Fortnightly Magazine - November 1 1996

In Brief...

Sound bites from state and federal regulators.

LDC Certificates. North Carolina assigns currently unfranchised natural gas service territories. Awards certificates of public convenience and necessity. Docket No. G-100, Sub 69, Aug. 16, 1996 (N.C.U.C. 1996).

Externality Benefits. Utility should not include "net social benefits" when calculating shareholder incentive award. Docket No. G-011/M-95-1372, Aug. 1, 1996 (Minn.P.U.C.).

Area Code Shortage.

Ohio High Court Rules on City's Muni Plan

The Ohio Supreme Court has concluded its review of the municipalization dispute between Toledo Edison Co., an electric utility, and the City of Clyde. The court said that a city ordinance passed on January 17, 1995, seeking to force the utility to stop providing service within municipal boundaries, violated state law in attempting to accomplish the municipalization of Toledo Edison's facilities without the approval of the Ohio Public Utilities Commission (PUC).

OASIS: Networking on the Grid

Despite a recent delay, the stage

appears set for online trading

in electric transmission capacity.

THIS IS ONLY A TEST (EM FOR NOW.

But come January, if all goes well, the OASIS program will start up in real time, with customers venturing onto the Internet to place reservations for capacity on the nation's electric transmission grid.

Conn. Sets Rules for Telecom Facilities

Having completed several rounds of telecommunications reforms, the Connecticut Department of Public Utility Control (DPUC) has now announced a number of policy decisions governing the infrastructure provided by new market entrants. To ensure that the public benefits from a competitive market through a "network of networks," the DPUC ordered all facilities-based carriers to make their services available for resale and their networks available on an unbundled basis.

OASIS: A Mirage of Reliability

A Mirage of ReliabilityBy John C. Hoag

The Internet doesn't suit companies

that are vulnerable to security or financial risk (em

like electric transmission providers.

THE RUSH IS ON TO SET OASIS IN MOTION.

Per-use Calling Services Draw Complaints

Consumer complaints about billings for newly introduced "per-use" services offered by local exchange carriers (LECs) has prompted the North Carolina Utilities Commission (NCUC) to direct BellSouth Telecommunications, Inc., Carolina Telephone and Telegraph Co., and Central Telephone Co. to improve customer education and offer liberal forgiveness policies for charges associated with the new services.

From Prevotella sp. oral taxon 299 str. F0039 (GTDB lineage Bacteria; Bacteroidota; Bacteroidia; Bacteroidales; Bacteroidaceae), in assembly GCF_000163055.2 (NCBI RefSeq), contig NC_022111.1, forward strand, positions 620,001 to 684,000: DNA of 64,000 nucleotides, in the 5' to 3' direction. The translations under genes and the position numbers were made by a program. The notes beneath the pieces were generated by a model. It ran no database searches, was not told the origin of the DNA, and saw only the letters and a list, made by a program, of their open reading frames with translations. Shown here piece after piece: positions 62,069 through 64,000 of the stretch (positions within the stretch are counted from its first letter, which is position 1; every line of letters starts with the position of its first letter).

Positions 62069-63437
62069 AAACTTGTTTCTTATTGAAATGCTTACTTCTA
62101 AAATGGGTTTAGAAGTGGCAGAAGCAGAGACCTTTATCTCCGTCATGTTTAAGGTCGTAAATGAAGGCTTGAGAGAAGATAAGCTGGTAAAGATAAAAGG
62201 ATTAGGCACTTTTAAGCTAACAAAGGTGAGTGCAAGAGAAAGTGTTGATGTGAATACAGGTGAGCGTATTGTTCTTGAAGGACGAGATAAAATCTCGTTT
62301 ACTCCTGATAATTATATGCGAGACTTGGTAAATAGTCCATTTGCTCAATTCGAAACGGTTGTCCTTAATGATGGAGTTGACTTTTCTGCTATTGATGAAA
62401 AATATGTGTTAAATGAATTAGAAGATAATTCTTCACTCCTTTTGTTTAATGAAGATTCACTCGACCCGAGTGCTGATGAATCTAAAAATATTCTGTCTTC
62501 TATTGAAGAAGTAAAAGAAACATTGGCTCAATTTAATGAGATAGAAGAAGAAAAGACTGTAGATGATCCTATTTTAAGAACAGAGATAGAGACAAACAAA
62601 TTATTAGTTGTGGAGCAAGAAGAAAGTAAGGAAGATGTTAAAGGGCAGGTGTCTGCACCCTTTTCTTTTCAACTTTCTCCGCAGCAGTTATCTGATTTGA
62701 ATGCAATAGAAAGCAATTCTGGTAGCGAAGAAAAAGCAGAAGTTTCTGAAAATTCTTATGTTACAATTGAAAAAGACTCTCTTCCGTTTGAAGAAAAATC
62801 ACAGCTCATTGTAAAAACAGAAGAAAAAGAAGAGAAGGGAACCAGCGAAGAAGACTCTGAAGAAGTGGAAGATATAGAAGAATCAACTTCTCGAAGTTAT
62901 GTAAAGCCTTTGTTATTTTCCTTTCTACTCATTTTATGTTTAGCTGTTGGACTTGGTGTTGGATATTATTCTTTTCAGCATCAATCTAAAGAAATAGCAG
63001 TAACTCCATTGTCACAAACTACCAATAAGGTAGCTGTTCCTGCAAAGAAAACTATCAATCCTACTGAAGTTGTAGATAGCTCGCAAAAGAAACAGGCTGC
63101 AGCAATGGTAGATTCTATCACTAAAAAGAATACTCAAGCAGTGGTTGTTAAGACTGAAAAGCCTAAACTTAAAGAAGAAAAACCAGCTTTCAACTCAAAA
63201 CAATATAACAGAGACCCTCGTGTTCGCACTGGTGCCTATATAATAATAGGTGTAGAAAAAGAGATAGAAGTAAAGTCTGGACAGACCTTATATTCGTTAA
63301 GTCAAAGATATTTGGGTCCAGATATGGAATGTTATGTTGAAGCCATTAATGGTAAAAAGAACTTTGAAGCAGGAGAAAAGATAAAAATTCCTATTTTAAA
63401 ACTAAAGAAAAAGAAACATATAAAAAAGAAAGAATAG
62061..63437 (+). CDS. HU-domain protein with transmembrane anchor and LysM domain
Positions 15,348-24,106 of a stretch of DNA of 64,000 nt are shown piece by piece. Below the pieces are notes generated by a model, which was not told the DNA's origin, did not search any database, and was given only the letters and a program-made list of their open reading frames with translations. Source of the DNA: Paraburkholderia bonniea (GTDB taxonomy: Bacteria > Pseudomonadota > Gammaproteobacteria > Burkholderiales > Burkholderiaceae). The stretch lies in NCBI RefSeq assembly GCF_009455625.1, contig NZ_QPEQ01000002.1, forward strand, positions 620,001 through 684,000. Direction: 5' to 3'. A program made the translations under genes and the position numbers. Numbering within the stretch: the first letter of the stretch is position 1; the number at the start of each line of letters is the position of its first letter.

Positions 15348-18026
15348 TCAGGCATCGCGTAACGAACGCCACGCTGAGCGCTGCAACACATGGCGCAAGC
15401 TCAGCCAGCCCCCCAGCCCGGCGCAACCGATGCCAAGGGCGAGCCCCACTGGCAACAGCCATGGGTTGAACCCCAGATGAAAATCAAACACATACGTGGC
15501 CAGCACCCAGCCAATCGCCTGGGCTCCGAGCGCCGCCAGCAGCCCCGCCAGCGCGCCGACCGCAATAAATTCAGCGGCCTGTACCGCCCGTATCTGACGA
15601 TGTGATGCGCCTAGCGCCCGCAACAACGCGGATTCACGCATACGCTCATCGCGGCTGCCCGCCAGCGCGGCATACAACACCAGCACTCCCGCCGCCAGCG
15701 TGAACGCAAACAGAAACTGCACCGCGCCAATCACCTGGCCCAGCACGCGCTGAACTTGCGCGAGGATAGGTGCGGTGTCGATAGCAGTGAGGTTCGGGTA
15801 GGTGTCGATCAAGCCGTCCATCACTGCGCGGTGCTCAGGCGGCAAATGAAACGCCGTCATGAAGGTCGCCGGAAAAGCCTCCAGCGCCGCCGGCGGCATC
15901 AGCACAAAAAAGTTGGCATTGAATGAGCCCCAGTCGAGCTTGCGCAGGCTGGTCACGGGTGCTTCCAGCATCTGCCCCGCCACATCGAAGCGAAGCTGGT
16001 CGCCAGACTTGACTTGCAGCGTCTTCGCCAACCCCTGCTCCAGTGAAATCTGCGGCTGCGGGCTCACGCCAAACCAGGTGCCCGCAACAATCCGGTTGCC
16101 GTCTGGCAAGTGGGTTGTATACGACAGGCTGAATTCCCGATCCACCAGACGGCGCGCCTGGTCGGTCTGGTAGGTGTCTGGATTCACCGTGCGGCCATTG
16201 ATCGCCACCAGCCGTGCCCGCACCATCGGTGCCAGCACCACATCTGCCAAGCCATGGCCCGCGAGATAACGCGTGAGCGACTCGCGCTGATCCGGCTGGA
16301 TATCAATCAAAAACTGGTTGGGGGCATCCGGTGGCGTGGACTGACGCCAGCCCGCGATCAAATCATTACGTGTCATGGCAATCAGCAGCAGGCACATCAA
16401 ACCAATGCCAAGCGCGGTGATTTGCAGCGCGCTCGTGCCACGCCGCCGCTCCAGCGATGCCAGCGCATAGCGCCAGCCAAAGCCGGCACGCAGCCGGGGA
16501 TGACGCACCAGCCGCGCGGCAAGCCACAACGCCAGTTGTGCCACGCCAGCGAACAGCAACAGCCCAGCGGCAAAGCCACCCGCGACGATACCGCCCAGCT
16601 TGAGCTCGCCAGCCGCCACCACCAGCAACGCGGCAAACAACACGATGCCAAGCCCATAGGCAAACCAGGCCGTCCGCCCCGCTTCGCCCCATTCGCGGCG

Real-Time Pricing: Paying at the Margin

Savings, yes. But some load-management

techniques may imply trade-offs in service

quality.By Scott L. Englander, John E. Flory,

Leslie K. Norford, and Richard D. TaborsAs facility manager for a large hotel, you browse your energy vendor's web site to view tomorrow's hourly prices. But it seems your computer (pc) has already done some browsing of its own. Since it's connected to your energy management system, your pc has already looked up the weather forecast and has logged on to the hotel's main computer to find out what rooms will be used.

Calif. Reviews LEC Cost Studies

The California Public Utilities Commission (CPUC) has approved a Total Service Long Run Incremental Cost (TSLRIC) study submitted by Pacific Bell, a local-exchange carrier (LEC), for use in pricing bundled and unbundled basic-service network offerings. The CPUC rejected similar studies submitted by GTE California, Inc., finding that the LEC had employed flawed methodologies and that the studies lacked adequate supporting data.

Frontlines

Three weeks ago I traveled to Indianapolis to Speak at the Indiana Energy Conference, a meeting sponsored by the Citizens Action Coalition and a board group from the local gas and electric industries, including a fair number of state government employees. Focusing on issues largely specific to Indiana, that audience gave the meeting a novel perspective: What's a low-cost state to do?

Do you fix it if it ain't broke?

V